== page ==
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Grafham Water Nature Reserve
GRAFHAM WATER is an 806.3 hectare biological Site of Special Scientific Interest (SSSI) south-west of Huntingdon
Huntingdon
in Cambridgeshire . It was designated an SSSI in 1986. It is a reservoir with a circumference of about 10 miles (16 km), and is the eighth largest reservoir in England by volume and the third largest by area at 1,550 acres (6.28 km²). An area of 114 hectares at the western end is a nature reserve managed by the Wildlife Trust for Bedfordshire, Cambridgeshire
Cambridgeshire
and Northamptonshire
Northamptonshire
. The lake was created by filling a valley full of water which is retained by an earth and concrete dam built by W
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Bassenhally Pit
BASSENHALLY PIT is an 8.6 hectare biological Site of Special Scientific Interest north-east of Whittlesey in Cambridgeshire]]. This former gravel quarry has diverse habitats, such as a pond, marshes, grassland, scrub and woodland. The marsh is a nationally scarce habitat, and it has plants including jointed rush , creeping bent , lesser water-plantain , early marsh-orchid and water violet . The site is owned by the Whittlesey Wildfowlers and Conservationists, and there is no public access. REFERENCES * ^ A B C D "Designated Sites View: Bassenhally Pit". Sites of Special Scientific Interest. Natural England. Retrieved 9 October 2016. * ^ "Map of Bassenhally Pit". Sites of Special Scientific Interest. Natural England. Retrieved 9 October 2016. * ^ "Bassenhally Pit citation" (PDF). Sites of Special Scientific Interest. Natural England. Archived from the original (PDF) on 3 March 2016. Retrieved 9 October 2016
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Barnack Hills & Holes National Nature Reserve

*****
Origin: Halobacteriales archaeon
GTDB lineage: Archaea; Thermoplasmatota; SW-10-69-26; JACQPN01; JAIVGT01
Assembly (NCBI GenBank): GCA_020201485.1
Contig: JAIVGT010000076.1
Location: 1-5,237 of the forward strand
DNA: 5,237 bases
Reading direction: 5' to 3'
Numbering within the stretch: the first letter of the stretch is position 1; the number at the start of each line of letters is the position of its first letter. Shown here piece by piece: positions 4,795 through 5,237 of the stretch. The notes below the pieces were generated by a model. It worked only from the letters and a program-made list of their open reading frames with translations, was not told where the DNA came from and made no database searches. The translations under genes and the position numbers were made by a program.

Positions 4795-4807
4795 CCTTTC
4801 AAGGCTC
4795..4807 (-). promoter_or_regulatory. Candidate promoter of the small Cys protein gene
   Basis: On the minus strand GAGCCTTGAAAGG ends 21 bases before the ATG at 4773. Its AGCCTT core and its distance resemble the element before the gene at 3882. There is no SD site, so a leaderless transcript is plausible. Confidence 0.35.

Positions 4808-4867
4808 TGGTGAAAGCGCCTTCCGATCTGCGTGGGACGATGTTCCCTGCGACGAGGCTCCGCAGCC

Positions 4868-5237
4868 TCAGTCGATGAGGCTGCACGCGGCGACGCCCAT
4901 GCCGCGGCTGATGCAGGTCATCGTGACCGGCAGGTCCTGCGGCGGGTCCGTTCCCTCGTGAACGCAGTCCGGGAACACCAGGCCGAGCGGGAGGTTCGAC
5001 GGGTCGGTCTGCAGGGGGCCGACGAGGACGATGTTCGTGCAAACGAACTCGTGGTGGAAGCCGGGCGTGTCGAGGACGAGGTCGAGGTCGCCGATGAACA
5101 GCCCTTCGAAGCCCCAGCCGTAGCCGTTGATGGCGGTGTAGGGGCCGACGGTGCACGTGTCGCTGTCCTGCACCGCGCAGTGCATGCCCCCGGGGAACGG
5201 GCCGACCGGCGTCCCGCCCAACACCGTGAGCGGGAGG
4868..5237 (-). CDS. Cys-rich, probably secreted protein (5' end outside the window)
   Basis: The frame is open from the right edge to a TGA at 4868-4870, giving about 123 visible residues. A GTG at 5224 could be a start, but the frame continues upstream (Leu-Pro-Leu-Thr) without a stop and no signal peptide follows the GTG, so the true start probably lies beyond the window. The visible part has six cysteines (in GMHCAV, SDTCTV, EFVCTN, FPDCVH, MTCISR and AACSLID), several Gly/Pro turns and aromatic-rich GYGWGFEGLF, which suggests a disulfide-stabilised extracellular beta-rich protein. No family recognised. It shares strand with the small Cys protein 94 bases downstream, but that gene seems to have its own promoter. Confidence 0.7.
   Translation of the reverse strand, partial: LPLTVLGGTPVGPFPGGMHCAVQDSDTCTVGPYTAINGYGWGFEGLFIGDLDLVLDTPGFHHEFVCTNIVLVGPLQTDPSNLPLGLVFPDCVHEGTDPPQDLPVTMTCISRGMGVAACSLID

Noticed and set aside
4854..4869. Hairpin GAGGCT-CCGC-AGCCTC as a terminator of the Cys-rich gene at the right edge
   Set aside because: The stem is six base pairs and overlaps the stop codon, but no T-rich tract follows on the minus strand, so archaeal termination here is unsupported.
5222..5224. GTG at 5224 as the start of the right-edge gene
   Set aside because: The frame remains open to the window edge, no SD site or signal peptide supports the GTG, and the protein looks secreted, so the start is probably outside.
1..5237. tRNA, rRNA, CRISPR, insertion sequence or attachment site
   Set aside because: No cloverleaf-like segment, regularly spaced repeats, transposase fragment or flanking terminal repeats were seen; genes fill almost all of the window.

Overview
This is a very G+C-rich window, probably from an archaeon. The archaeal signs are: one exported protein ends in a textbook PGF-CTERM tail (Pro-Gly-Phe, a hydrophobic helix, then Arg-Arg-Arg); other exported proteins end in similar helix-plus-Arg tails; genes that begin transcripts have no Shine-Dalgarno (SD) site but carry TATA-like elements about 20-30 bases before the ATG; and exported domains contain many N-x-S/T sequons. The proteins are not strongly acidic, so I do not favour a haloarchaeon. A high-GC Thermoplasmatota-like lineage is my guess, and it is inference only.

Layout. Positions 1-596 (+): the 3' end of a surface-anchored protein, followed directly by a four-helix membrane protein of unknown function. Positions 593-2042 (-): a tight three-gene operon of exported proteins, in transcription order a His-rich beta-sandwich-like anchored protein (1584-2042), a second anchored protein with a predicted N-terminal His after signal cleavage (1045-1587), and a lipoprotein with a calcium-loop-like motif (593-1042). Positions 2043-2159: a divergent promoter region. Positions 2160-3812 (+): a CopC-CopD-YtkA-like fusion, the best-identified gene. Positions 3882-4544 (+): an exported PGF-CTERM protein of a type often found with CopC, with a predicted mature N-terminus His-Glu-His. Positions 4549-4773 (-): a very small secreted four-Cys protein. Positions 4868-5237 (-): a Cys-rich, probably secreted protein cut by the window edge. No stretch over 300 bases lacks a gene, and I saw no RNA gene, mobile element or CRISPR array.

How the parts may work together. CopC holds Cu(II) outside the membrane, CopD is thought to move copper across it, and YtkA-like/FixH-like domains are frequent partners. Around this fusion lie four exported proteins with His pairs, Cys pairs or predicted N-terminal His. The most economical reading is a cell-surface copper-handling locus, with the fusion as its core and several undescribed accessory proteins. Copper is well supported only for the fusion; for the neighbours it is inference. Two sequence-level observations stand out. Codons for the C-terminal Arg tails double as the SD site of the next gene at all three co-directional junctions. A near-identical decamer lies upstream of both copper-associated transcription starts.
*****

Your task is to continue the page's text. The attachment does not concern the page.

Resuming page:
BARNACK HILLS half of the surviving limestone grassland in Cambridgeshire is found here. In 2002 it was designated as a Special Area of Conservation , to protect the orchid rich grassland as part of the Natura 2000 network of sites throughout the European Union . The unique hummocky landscape was created by quarrying for limestone. The stone, sometimes known as Barnack Rag , was a valuable building stone first exploited by the Romans over 1,500 years ago. Most famously, stone from Barnack was used to build Peterborough and Ely Cathedrals. By the year 1500 however, all the useful stone had been removed and the bare heaps of limestone rubble gradually became covered by the rich carpet of wild flowers that can be seen today. The limestone was originally formed in Jurassic times. It is made from the remains of billions of tiny sea-creatures which lived in a warm shallow sea that covered the area 150 million years ago
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Bedford Purlieus National Nature Reserve
BEDFORD PURLIEUS is 211 hectares (520 acres) of ancient woodland in Cambridgeshire, in the United Kingdom. It is a national nature reserve and Site of Special Scientific Interest owned and managed by the Forestry Commission . Situated in Thornhaugh civil parish, 10 km south of Stamford and 14 km (8.7 mi) west of Peterborough , the wood is within the Peterborough unitary authority area of Cambridgeshire, and borders Northamptonshire . In Roman times it was an iron smelting centre, during the medieval period it was in the Royal Forest of Rockingham , and later became part of the estates of the Duke of Bedford . Bedford Purlieus appears to have been continuously wooded at least from Roman times, and probably since the ice receded. The woodland may have the richest range of vascular plants of any English lowland wood. It acquired particular significance in the 1970s as an early subject for the historical approach to ecology and woodland management
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Berry Fen
BERRY FEN is a 15.3 hectare biological Site of Special Scientific Interest on the Western outskirts of Earith in Cambridgeshire . This neutral grassland periodically floods in the winter. It is used by wintering wildfowl, including Bewick\'s swans in nationally numbers, especially when the nearby Ouse Washes flood too deeply. There are wetland herbs such as marsh ragwort and the rare narrow-leaved water-dropwort . The site is private land with no public access. REFERENCES * ^ A B C D "Designated Sites View: Berry Fen". Sites of Special Scientific Interest. Natural England. Retrieved 17 December 2016. * ^ "Map of Berry Fen". Sites of Special Scientific Interest. Natural England. Retrieved 17 December 2016. * ^ "Berry Fen citation" (PDF). Sites of Special Scientific Interest. Natural England. Archived from the original (PDF) on 4 March 2016. Retrieved 17 December 2016